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The Subject Between English And Arabic

the subject between English and Arabic

This post is about differences between the subject in English and Arabic. What are its forms? how it is inflected? what replaces the subject in a sentence? how the gender and the number is reflected?

The subject is said to be the doer of the action or what the sentence is about. It could be:
a) a noun phrase - e.g.: My ankle hurts.
b) a pronoun - e.g.: It hurts.
c) a clause - e.g.: Twisting my ankle hurts.
Let’s take look at this example “The boy kicked the dog”, “the boy” is the doer of the verb so the subject. But, it is not the case in this passive statement “The dog was kicked by the boy”. To solve this, another two terms have arisen the grammatical subject and the logical subject. Accordingly, “the dog” is the grammatical subject while “the boy” is the logical or the real subject. In general, it seems too difficult to set rules to determine which NP is the subject. However, in English, there are five possible grammatical ways to know the subject. The common way is word order; basically, the subject precedes the verb in statements as in these examples:
- John eats an apple.
- The student won the prize.

The second way is the pro-forms which are commonly known as pronouns. The first and third person pronouns appear in special forms when they are subjects while these forms are not used when they occur in other positions as in:
- He loves me.
- I hate you.
- We saw them.
- They know us.

The third way is agreement with verb, mainly the verb agrees with its subject in the present tense by adding (-s) at the end of the verb when a third person subject is singular, while the number of the object has no effect on the verb form.
- She loves him.
- They love them.
- He loves them.

By considering content questions, the subject is replaced by (who or what) without changing the rest of the sentence as in:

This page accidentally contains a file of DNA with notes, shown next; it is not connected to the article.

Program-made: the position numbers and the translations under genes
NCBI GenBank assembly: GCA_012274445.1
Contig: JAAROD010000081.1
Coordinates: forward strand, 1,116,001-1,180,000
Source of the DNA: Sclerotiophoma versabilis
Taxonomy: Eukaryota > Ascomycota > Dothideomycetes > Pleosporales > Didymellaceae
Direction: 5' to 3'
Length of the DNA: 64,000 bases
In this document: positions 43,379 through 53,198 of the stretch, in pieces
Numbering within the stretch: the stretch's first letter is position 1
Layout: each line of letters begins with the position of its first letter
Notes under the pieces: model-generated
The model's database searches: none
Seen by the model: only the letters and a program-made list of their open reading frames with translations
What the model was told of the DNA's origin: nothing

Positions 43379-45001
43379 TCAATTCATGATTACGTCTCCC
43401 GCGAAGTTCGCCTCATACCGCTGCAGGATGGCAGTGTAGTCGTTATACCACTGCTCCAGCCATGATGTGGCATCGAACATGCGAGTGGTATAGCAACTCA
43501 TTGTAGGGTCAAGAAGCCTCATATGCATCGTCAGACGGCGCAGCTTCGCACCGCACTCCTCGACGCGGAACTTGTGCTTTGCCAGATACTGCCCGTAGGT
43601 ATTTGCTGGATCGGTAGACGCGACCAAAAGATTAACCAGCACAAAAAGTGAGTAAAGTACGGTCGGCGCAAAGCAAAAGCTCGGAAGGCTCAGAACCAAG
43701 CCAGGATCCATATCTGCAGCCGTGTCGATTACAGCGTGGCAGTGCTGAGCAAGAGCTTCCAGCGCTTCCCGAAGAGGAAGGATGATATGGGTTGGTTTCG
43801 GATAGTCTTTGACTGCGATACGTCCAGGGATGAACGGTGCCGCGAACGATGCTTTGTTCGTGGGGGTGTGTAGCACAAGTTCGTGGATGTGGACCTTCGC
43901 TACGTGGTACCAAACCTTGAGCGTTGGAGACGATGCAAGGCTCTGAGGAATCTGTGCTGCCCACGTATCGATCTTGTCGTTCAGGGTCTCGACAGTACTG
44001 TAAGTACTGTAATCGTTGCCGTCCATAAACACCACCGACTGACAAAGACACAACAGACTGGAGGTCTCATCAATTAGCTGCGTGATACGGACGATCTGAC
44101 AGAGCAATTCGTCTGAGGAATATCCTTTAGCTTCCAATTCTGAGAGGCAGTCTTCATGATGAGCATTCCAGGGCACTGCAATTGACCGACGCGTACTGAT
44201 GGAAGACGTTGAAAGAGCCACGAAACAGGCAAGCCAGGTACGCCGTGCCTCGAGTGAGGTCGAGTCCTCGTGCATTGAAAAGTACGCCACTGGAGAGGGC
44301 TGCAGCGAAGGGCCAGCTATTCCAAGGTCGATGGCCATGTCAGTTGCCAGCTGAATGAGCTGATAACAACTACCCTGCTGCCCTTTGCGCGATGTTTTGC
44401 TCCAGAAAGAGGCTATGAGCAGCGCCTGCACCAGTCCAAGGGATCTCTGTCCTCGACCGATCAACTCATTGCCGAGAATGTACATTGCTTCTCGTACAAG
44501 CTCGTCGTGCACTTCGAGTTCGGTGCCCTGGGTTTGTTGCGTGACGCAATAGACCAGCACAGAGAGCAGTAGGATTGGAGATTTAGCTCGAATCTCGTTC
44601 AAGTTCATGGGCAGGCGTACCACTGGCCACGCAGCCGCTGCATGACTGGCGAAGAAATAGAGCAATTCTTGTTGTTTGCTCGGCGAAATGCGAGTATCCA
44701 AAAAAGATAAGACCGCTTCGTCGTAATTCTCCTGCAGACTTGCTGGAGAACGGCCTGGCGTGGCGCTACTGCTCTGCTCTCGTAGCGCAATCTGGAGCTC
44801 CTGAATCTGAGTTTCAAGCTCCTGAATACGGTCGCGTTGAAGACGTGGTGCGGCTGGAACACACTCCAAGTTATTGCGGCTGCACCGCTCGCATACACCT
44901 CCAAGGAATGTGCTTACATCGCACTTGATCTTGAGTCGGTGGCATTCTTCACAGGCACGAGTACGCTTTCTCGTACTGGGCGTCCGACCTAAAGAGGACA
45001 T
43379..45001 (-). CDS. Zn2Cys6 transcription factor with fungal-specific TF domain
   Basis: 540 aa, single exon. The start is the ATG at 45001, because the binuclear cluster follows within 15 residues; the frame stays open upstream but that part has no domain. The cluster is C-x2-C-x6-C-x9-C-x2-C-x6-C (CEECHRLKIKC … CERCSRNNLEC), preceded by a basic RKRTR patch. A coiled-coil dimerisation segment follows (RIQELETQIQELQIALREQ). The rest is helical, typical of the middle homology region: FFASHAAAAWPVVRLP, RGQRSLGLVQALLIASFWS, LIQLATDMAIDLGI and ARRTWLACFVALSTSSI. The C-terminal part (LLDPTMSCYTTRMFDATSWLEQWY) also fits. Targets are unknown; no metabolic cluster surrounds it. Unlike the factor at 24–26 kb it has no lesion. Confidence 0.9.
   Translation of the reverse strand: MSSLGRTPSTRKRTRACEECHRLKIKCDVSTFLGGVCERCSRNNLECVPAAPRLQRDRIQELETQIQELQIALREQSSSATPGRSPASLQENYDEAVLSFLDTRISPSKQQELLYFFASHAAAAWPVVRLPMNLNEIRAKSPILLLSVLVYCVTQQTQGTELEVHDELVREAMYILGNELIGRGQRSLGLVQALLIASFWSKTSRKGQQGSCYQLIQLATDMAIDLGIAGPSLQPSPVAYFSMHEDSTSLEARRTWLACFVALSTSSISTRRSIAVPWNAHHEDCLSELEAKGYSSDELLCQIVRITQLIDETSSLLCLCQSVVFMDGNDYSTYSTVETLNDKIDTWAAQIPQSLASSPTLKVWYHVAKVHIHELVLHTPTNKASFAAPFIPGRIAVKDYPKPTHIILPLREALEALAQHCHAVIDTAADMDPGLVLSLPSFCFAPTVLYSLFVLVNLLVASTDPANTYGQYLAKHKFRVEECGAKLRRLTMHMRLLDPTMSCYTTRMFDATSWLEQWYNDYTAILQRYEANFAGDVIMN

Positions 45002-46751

- The dog bit the boy.
- Who bit the boy?

However, when we ask about any other element in the sentence, it is replaced by an auxiliary verb as illustrated by this example:
- What did the dog bit?

On the other hand, when we seek a confirmation of a statement we form a tag-question ended by a pronoun which refers back only to the subject and never to any other element in the sentence like in:
- The teacher is absent, isn’t he?
- My mother was sick, wasn’t she?

By contrast, the subject in Arabic is defined by inflections added at the end of the subject rather by word order like in English. Overall, in Arabic, unlike English, the word order doesn’t reflect the grammatical function. The subject commonly comes after the verb. It may be explicit or implicit, if it is explicit it is marked by the inflections (-u or -un) like in:
- Kataba Zaydun alqissata.                (Zayd wrote the story)
- Kataba Ahmadu alqissata.           (Ahmed wrote the story)

The subject could also be replaced by a pronoun attached to the verb. Accordingly, Arabic has specific pronouns that take place of the subject as in:

katabtu alqissata. (I wrote the story) Singular
katabta alqissata. (You wrote the story) Singular - masculine
katabti alqissata. (You wrote the story) Singular - feminine
katabtuma alqissata (You wrote the story) Plural (dual) masculine / feminine
katabna alqissata (They wrote the story) Plural - feminine

In these examples, the morpheme (-t-) at the end of to the verb refers to the subject and the inflections (-u, -a, -i) refer to the gender and the number of the subject. Moreover, the dual and plural subject pronouns are represented by the long vowel sounds (ɑ:, u:) respectively as shown in these examples :
- katab(ɑ:) alqissata.   (They wrote the story) (dual - masculine/feminine)
- katab(u:) alqissata.   (They wrote the story)         (plural - masculine)

To sum up, the subject between English and Arabic is slightly different which reflects the characteristics of each language system.

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